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JOHANNESBURG (Reuters) - South African President Jacob Zuma has asked the High Court to set aside a report by an anti-corruption watchdog that called for a judicial inquiry into alleged influence-peddling in his government, the president's office said on Saturday.
While stopping short of conclusive findings, the report by the Public Protector watchdog has increased political pressure on Zuma by calling for an investigation into whether he, some cabinet members and some state companies acted improperly.
Political analysts say Zuma's scandal-ridden leadership has been weakened further by the allegations in the report. They have rattled financial markets and spurred efforts by some in Zuma's own party and in the opposition to unseat the president.
The president's spokesman, Bongani Ngqulunga, said Zuma had lodged an application on Friday "for a review of the report".
Zuma -- who has previously described the report as "unfair" in parliament -- wants the court to send the report back to the watchdog for further investigations and says its author had no right to call for a judicial inquiry, court papers showed.
The watchdog's report, released on Nov. 2, focused on allegations that businessman brothers Ajay, Atul and Rajesh Gupta had influenced the appointment of ministers. Zuma and the Gupta brothers have denied the accusations.
The report -- which Zuma had sought to block through the courts before it was released to the public -- called for a judicial inquiry be set up by the president and for a judge to be appointed by the chief justice within 30 days of its release.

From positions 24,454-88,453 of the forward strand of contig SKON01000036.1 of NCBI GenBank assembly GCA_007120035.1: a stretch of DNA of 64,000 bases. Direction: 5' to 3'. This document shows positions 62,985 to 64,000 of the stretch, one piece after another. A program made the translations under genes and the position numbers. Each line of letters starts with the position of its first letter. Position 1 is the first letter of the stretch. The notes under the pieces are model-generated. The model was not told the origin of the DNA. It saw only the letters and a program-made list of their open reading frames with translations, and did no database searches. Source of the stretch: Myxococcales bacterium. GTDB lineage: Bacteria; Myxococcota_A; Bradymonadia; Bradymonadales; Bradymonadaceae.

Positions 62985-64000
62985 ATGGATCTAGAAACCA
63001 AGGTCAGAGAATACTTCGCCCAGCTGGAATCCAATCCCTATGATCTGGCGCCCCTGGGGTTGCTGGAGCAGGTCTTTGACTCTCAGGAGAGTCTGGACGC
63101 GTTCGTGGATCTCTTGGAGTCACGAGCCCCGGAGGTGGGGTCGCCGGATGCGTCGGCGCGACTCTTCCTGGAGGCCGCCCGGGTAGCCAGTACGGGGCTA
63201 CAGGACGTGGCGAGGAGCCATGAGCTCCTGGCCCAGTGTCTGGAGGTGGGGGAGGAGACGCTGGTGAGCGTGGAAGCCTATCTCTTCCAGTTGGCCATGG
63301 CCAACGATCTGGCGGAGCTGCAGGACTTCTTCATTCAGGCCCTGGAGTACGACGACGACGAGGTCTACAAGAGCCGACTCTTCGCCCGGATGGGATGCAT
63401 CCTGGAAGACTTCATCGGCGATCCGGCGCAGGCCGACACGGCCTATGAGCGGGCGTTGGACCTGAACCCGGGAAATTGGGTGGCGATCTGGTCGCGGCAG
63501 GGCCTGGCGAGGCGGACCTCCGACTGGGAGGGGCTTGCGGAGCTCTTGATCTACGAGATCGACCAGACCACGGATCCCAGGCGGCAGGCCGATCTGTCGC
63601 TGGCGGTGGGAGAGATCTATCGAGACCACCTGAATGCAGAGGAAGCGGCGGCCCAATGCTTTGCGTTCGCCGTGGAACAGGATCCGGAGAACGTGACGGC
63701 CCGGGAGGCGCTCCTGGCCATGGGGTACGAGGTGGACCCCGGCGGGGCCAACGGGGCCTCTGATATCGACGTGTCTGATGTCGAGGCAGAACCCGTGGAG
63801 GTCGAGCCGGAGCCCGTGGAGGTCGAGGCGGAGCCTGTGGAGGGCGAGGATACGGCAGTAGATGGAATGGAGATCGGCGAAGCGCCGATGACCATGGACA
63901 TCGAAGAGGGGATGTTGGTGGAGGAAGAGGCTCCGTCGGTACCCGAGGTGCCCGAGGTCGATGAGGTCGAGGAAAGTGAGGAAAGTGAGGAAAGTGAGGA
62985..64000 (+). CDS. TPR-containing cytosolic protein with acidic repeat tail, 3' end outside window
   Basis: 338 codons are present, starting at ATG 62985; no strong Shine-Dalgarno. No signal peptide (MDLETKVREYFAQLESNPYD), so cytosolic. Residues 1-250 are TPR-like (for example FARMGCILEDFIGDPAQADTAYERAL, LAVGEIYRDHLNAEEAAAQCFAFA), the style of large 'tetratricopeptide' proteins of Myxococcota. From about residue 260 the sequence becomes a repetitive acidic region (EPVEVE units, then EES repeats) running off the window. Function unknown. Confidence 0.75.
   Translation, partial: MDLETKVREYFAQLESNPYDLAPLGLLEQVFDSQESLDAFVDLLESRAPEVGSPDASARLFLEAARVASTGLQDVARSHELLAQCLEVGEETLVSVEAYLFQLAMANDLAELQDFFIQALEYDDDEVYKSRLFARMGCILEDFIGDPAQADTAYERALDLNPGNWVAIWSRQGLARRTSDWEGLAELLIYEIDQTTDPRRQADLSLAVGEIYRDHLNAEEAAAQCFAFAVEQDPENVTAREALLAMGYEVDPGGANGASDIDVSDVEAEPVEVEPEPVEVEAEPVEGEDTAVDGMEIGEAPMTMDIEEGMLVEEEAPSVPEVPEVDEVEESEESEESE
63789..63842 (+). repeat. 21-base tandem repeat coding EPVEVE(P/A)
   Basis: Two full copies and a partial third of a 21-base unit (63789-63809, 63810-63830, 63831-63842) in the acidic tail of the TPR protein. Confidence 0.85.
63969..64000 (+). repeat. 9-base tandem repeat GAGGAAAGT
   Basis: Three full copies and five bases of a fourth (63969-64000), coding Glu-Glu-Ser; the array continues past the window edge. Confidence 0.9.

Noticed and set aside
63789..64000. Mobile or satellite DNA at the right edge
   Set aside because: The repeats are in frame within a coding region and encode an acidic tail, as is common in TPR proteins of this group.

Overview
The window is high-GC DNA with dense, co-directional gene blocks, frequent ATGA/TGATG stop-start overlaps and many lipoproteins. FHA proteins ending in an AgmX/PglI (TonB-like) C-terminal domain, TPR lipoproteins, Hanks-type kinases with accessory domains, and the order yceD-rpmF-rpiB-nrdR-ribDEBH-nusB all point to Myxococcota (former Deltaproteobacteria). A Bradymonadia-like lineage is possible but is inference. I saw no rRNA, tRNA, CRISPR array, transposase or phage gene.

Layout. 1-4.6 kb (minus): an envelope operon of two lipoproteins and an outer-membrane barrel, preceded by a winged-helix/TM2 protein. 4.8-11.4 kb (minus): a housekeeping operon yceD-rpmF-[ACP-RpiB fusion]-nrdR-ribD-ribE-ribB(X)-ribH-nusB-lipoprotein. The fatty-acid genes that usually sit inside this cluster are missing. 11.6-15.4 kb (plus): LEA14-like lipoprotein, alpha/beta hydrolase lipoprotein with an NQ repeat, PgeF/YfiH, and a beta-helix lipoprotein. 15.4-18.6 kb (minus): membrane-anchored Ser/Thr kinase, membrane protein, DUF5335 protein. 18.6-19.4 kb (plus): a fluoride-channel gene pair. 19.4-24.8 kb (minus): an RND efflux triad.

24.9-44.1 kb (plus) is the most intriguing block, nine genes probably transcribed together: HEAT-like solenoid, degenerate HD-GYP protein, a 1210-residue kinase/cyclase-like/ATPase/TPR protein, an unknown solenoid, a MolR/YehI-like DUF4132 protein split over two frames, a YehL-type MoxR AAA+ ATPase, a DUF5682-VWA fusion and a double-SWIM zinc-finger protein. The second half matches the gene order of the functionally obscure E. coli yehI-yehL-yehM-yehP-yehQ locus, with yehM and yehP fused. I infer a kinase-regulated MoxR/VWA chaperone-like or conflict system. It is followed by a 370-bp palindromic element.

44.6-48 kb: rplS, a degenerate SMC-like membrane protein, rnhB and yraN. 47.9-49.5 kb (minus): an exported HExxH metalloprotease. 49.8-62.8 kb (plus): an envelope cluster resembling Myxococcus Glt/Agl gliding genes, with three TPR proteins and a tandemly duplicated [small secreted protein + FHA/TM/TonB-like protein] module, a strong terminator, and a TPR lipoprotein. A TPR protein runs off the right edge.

Zuma, 74, has repeatedly denied accusations of corruption since taking office in 2009.
The official opposition leader and head of the Democratic Alliance, Mmusi Maimane, criticised Zuma's "ill-conceived attempt" to set aside the report and said in a statement his party would oppose the court application.
Analysts said the report had unsettled Zuma.
"The report has unnerved the position of the president," said Daniel Silke, a director at Political Futures Consultancy. "Zuma is fighting for his political life. The report left him more vulnerable and open to contestation for his position."
Earlier on Saturday Zuma tried in a statement to reassure foreign investors about South Africa's economic prospects, describing South Africa as "an important and strategic investment destination".
All three major rating agencies have maintained South Africa's investment-grade status, granting the president some respite amid the increased political pressure.
But with the economy seen growing by only half a percent this year and unemployment near record levels, the rating agencies have warned that the political tensions surrounding him could derail efforts to boost economic growth.
Zuma faced censure this week from some party officials who asked him to resign, but a majority of his African National Congress' (ANC) national executive committee backed him.
Zuma will face the ANC's integrity commission this weekend following the persistent allegations of corruption and poor election results, the party has said previously.
Editing by Gareth Jones